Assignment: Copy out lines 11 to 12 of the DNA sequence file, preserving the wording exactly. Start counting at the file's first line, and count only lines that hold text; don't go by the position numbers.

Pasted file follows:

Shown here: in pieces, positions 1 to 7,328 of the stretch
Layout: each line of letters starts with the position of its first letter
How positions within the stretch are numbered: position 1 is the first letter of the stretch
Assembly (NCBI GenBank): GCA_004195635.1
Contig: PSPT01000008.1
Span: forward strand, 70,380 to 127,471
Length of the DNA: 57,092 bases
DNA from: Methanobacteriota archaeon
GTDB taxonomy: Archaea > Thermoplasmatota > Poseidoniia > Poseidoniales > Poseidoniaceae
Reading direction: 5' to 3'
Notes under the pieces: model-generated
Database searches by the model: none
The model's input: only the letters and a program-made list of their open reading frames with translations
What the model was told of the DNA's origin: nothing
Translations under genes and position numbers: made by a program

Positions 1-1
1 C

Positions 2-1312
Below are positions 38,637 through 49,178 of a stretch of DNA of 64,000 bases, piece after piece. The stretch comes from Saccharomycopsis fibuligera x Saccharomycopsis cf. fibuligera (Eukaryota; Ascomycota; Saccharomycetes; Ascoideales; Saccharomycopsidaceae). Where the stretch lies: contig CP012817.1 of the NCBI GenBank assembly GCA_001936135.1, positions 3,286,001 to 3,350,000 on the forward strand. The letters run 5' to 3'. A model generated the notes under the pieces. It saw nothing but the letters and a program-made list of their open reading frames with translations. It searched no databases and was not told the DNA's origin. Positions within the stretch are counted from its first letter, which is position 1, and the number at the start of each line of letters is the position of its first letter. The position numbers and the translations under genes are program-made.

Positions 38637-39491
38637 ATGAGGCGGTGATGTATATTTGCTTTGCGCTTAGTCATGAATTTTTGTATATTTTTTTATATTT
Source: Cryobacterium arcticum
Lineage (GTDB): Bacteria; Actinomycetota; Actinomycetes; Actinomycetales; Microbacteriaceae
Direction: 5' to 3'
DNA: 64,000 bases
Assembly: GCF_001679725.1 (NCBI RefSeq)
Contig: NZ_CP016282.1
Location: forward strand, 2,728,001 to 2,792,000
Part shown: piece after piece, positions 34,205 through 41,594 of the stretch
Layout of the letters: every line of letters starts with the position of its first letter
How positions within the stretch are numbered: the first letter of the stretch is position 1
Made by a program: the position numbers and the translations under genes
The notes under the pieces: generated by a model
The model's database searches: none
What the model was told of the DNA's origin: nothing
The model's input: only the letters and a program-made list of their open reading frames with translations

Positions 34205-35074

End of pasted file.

Notes under the pieces: model-generated
Database searches by the model: none